Nairy Baghramian has built a reputation for her cerebral yet tactile sculptures, but for her next exhibition, opening November 8 at Marian Goodman Gallery in New York, the Berlin-based artist decided to show a series of drawings and maquettes that she never meant to move beyond the idea phase.
“Most of the time, these drawings and models are counter-designed while I’m working on a real project, and they have nothing to do with the resulting work and do not serve as a study or path,” Baghramian says, describing them as an “extension of my thinking.” For an artist who normally has to consider such obstacles as a material’s physical properties and, well, gravity, drawing means freedom. “They could be understood as a phantom group that allows me to escape.”
Better known in Europe than the US, Baghramian is set to make a splash stateside this month. In addition to the gallery show, she is collaborating on a project for Performa 19 with choreographer Maria Hassabi and being honored at SculptureCenter’s annual gala. The Performa piece, Entre Deux Actes (Ménage à Quatre), will take over a 1906 Manhattan townhouse. There, dancers will move amid an installation Baghramian created by mingling her work with furniture designed by Janette Laverrière and famed Polaroid nudes by Carlo Mollino. Dance and theater, she says, have been important to her since the 1980s, when she was a teenager in Berlin, having migrated from her native Iran. And collaborations with artists such as Phyllida Barlow have long been a part of her practice.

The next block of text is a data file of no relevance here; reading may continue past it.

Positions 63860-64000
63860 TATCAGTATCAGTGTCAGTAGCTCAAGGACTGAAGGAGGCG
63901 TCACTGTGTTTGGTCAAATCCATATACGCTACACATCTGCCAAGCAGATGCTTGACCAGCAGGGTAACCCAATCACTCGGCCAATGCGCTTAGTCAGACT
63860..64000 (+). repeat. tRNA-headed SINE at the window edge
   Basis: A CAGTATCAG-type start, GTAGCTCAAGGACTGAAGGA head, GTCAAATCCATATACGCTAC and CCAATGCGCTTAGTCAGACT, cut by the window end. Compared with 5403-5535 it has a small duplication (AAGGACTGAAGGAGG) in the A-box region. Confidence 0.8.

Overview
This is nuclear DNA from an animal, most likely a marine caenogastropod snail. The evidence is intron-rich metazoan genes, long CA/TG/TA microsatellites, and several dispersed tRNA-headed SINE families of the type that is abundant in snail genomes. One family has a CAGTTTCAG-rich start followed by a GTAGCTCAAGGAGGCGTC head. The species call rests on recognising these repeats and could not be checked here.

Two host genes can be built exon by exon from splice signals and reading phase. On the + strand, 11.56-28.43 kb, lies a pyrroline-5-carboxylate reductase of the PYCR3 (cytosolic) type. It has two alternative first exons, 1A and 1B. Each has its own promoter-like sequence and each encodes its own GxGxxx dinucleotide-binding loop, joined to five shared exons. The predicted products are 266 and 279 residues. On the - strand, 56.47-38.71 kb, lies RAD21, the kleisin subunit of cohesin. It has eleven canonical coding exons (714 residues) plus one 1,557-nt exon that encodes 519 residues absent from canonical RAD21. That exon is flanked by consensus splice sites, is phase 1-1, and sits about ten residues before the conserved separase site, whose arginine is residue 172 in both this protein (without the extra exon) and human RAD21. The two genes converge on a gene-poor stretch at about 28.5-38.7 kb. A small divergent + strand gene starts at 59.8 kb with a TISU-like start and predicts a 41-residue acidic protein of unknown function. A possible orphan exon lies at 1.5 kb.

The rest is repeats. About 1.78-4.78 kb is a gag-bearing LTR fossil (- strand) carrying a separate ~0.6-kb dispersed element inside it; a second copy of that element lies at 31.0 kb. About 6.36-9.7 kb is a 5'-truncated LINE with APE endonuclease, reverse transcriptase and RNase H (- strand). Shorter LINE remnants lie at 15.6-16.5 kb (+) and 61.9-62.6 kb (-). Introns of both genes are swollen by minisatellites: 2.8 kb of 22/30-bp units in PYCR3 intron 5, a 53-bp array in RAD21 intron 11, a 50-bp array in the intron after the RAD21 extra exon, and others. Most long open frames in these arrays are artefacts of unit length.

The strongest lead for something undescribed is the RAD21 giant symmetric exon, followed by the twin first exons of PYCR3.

Marian Goodman Gallery is pairing Baghramian’s works with mirror pieces by Laverrière, who, before her death in 2011 at the age of 101, referred to the generations-younger sculptor and herself as “sisters in spirit.” Baghramian’s sculptures often evoke interior design, an influence she attributes less to formalism than to gender politics. “In the past, the interior seems to have been reserved for women and gay [men], while the facade was reserved for [straight] men,” she explains.
Her fascination with interiors has a metaphorical resonance as well. “As a person from an Armenian minority, who grew up in Iran until I was 13 and then had to flee the country for political reasons, the interior always symbolized a transformation in which I had my own identity
to create,” she says. Noting that she was exceedingly happy after arriving in Germany, she adds, in sculptor lingo, “I knew I could shape myself again.”